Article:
Venture debt is a type of loan offered by banks and nonbank lenders that is designed specifically for early stage, high-growth companies with venture capital backing. Venture debt follows an equity round, as venture lenders use venture capital support as a source of validation and the primary yardstick for underwriting a loan. Terms and conditions depend on context.


In my opinion, in general, if you can qualify for debt financing, I encourage it over selling shares of your company.


Convertible Debt:

Convertible debt is a bridge loan that is meant to convert to equity. With convertible debt, though you do not need to debate valuation, you likely will need to agree on valuation cap, which essentially is the equity valuation that the loan will convert at. Moreover, in exchange for granting the loan, investors generally gain a discount in the next equity raise. Thus, an investor may still benefit from the leverage he has in a down market.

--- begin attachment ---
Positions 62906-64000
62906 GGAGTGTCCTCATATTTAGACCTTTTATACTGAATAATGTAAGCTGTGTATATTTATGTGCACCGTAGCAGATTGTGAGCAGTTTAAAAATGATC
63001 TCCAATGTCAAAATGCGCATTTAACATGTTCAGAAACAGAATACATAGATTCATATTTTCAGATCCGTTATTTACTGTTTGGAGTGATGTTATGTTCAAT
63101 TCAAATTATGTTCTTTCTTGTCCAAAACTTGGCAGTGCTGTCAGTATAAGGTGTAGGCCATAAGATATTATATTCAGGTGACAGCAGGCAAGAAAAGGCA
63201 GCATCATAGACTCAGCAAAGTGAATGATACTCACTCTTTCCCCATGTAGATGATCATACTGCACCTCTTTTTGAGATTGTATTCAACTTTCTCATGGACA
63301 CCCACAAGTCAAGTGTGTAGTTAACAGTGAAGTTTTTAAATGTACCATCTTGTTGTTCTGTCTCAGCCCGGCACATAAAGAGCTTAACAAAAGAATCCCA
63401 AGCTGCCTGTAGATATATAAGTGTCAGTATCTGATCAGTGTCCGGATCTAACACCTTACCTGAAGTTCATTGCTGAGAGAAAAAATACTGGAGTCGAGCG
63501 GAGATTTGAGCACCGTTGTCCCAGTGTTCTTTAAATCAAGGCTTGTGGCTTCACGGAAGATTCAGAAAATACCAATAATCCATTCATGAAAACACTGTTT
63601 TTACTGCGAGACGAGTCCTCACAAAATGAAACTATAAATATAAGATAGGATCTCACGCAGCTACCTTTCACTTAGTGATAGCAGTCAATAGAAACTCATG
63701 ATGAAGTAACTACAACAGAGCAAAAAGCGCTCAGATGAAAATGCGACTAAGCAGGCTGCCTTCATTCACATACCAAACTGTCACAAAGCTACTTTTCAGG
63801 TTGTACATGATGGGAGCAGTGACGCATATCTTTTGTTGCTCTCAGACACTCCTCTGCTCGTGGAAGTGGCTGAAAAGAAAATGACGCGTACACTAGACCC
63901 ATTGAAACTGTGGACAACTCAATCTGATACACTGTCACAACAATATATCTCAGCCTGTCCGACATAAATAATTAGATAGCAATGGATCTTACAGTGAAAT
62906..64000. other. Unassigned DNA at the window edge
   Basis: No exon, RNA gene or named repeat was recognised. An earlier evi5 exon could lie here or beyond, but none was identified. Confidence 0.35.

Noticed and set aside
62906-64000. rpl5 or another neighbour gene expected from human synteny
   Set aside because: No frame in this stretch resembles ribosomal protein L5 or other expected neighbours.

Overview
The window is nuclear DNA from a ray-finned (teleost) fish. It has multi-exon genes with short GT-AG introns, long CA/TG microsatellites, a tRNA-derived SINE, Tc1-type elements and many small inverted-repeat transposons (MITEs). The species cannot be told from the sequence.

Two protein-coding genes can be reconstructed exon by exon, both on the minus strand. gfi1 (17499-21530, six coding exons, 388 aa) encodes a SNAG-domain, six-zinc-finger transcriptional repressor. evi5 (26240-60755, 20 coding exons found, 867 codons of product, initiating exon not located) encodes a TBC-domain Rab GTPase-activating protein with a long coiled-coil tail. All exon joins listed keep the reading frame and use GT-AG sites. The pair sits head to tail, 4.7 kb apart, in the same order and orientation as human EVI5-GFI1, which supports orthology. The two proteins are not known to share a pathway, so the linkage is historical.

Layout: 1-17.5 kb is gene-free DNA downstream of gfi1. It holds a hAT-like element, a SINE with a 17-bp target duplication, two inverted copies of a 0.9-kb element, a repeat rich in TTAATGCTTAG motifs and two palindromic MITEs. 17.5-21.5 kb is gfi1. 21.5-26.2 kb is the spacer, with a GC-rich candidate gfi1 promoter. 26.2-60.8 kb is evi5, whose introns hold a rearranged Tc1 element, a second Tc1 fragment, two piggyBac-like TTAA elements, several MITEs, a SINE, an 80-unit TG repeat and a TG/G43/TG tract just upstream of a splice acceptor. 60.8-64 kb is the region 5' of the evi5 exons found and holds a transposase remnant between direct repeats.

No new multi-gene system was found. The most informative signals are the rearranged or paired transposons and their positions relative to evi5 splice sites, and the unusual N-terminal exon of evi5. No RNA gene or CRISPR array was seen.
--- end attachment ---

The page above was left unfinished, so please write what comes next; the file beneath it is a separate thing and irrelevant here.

[i] David Rabouin, Big Banks Predict Recession, Fed Pivot in 2023, Wall Street Journal, Jan. 2, 2023, https://www.wsj.com/articles/big-banks-predict-recession-fed-pivot-in-2023-11672618563. [ii] See Pitchbook et al., Pitchbook | NVCA Venture Monitor Q4 2022, Pitchbook, pg. 5, https://pitchbook.com/news/reports/q4-2022-pitchbook-nvca-venture-monitor. [iii] Cynthia Clarfield Hess & Mark Leahy, Silicon Valley Venture Capital Survey Fourth Quarter 2022, Fenwick & West, Feb. 15, 2023, pg. 6, https://www.fenwick.com/insights/publications/silicon-valley-venture-capital-survey-fourth-quarter-2022. “From the beginning to the end of 2022, the average percentage change between the price per share at which companies raised funds in a quarter and the price per share at which the companies raised funds in their prior round of financing dropped 87%, with Series B rounds being most affected.” [iv] It seems that in the current environment, early-stage companies are actually seeing an advantage as in Q4 58% of the VC financing was for early-stage companies. See Hess at 12. And deal value went up YoY for early-stage companies due to a robust pre-seed market, expansion of seed-stage investor participation, and the prolonged time between startup funding and seed rounds giving rise to more mature startups. That said, the amount of the deals did decrease. See Pitchbook at 8. [v] Pitchbook at 39. [vi] Id. at 33. [vii] Id. at 5. [viii]Id. at 33. [ix] Flat rounds and down rounds were up 23% from Q4 of 2021 to Q4 of 2022. See Hess at 5. Later stage companies are most affected. Id. at 4. [x] Deals across all stages of companies are becoming more investor friendly. See Pitchbook at 6. [xi] Sifted, What Founder Need to Know About Term Sheets in a Downturn, Sept. 9, 2022, https://sifted.eu/articles/founders-vc-term-sheets-downturn-brnd. [xii] From Q3 of 2022 to Q4 of 2022, senior liquidation preference has risen 25% percent, meaning that the investors in later rounds are asking to liquidation preference ahead of former investors. And the percentage of financings with a senior liquidation preference that included a multiple greater than one rose 11 percent. However, they still haven’t gone pass 2x. See Hess at 14-15. [xiii] De Vries et al., Venture Capital Deal Terms: A Guide to Negotiating and Structuring Venture Capital Transactions, HMS Media Vof, pg. 89. [xiv] When anti-dilution protection is triggered, the protected investors obtain the right to receive additional shares. This right may be exercised either by adjusting the conversion ratio of the preferred shares into common shares, or by directly issuing additional shares to the investors. One of the advantages of the first mechanism is that the investors do not have to pay for their additional shares. But, they will have to ensure that they can vote in the shareholders’ meeting as if they had converted their preferred shares into common shares. Id. at 73. [xv] De Vries at 75. [xvi] Hess at 18. [xvii] De Vries at 77. [xviii]Id. at 78. [xix] Dividends can drive additional dilution if it is paid out in stock. This can be especially material in downside cases. Id. at 92. Make sure that any dividends need approval of a majority – if not supermajority – of the board of directors. Investors may also increase their preferred repayment amount via accrued and unpaid dividends or by applying multiple pay-put instruments. Id. at 90. By increasing the liquidation preference with the amount of accrued and unpaid cumulative dividends, investors can increase their ROI once a liquidation event occurs.